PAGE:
This past Saturday, I went back to Boston College for the first time in a long time. (I graduated with a B.A. in English in 1998.) I walked the entire campus with my family and noted what was different and what remained the same. I watched my memory as it worked to reconstruct and recover experiences and names and stories. Sometimes it worked; sometimes it didn’t. Regardless, I felt happy as I walked from the academic buildings to the dorms, from the big library to the smaller library, from the breathtaking view to the quieter, still lovely view.
Still, having made my career in education, I couldn’t help but ask myself: why is this place so special to me after all these years? Why hadn’t it faded from my mind? And why would I go out of my way to return with my family — in the rain and on foot?
My fondness for Boston College has some pretty simple roots, all of which, I’m sure, were not planted by accident. They were designed, planned for, trained for, supported, and nurtured.
At Boston College, I was safe. (I realize that not everyone gets to feel that way on a college campus or in life. It really does matter, especially when you’re forming your identity and trying to learn.)
I had a few teachers — professors — who took a deep and lasting interest in my work. They encouraged me in realistic ways, never promising me that a writing life or a teaching life, or a bit of both, would be easy.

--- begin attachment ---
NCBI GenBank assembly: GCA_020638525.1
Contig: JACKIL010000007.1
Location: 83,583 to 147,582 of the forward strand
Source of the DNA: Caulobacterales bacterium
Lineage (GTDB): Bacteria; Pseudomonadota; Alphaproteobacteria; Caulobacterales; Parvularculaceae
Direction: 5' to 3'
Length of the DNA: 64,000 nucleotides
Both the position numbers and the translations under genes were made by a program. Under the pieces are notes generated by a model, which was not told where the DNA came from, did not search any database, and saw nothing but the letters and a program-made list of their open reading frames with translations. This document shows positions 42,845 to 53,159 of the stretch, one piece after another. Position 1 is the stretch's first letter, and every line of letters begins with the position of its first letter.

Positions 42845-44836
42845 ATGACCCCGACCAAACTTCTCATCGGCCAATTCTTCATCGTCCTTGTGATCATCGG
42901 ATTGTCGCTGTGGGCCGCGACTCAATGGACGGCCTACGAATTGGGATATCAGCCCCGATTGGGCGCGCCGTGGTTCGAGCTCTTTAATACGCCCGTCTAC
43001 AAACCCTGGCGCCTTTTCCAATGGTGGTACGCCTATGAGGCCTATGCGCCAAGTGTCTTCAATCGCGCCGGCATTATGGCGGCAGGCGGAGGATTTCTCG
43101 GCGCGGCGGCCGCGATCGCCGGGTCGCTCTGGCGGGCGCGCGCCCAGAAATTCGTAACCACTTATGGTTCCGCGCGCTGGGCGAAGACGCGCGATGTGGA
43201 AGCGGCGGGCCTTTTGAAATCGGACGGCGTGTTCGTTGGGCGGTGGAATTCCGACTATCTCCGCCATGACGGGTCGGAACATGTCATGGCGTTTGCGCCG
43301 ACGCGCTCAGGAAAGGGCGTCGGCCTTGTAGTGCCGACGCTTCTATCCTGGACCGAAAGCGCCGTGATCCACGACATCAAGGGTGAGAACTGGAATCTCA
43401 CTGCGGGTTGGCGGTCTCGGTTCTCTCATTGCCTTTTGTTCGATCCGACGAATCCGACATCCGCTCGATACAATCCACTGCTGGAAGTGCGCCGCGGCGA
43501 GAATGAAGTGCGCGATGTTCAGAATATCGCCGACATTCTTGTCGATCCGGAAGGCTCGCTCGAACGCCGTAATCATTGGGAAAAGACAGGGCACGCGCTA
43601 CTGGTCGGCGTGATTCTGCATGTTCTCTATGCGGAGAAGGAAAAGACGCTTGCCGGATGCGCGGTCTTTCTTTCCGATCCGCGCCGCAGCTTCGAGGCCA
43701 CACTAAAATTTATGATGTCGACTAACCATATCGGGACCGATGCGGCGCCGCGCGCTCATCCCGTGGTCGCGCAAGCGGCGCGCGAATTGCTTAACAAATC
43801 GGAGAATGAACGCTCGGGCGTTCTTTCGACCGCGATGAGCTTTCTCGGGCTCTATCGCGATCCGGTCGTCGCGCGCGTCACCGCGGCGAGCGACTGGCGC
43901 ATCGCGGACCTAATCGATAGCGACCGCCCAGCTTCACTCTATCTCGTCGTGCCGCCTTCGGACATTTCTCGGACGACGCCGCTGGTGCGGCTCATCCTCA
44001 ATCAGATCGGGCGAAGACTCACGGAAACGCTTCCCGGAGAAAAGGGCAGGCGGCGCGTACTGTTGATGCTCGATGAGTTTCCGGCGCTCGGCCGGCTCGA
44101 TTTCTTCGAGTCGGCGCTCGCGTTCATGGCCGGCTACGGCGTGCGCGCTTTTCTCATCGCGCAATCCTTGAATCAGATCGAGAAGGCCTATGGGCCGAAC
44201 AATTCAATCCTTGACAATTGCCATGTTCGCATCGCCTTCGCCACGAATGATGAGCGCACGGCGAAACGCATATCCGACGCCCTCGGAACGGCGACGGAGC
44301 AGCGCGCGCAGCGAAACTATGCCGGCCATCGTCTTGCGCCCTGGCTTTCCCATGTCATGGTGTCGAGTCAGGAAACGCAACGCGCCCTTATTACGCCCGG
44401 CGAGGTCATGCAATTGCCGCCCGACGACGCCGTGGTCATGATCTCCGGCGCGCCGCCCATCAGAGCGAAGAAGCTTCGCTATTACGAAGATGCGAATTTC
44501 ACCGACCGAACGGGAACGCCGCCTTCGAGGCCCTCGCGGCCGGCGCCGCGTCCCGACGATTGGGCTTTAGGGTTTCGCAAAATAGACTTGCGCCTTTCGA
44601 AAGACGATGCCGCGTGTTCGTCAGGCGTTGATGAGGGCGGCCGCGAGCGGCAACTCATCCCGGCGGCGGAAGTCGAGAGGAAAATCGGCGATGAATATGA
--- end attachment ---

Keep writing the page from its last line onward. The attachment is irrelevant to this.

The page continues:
I formed deep and lasting friendships with people who helped me to be resilient and talked with me late into the night and ran around the reservoir with me and taught me the best of what they learned. (And these friends also encourage me in unrealistic ways, balancing out my professors’ more reasoned approach.)
I was able to find my own, unique path. Sure, there were requirements and rules and norms and limits. But, within those constraints, I felt like I found a story that was mine.
I had a job on campus. This meant that, without having to commute, I could earn the money that I needed to earn to bridge a few gaps. I could be in the library studying one minute and on my job site the next.
I was celebrated (just enough) for pursuing learning for its own sake. Writing poetry wasn’t practical. Reading old, unknown books wasn’t practical. Writing a thesis about epistemology and William Blake wasn’t practical. But because I fell into these pursuits so deeply, I came to shore, years later, with the ability to contribute in my chosen field. Each day now, I work hard with language. Each day, I communicate. Each day, I try to implement a vision great than my own. Poetry, literature, and William Blake made me whatever I am.
I was able to travel . . . into the city of Boston many weekends and to England, Italy, Spain, France — even Slovakia! — for my entire junior year. Graduation requirements didn’t hold me back; instead, they kept me loosely tied to Boston College, a home base, a place that was interested in hearing all my stories when I returned.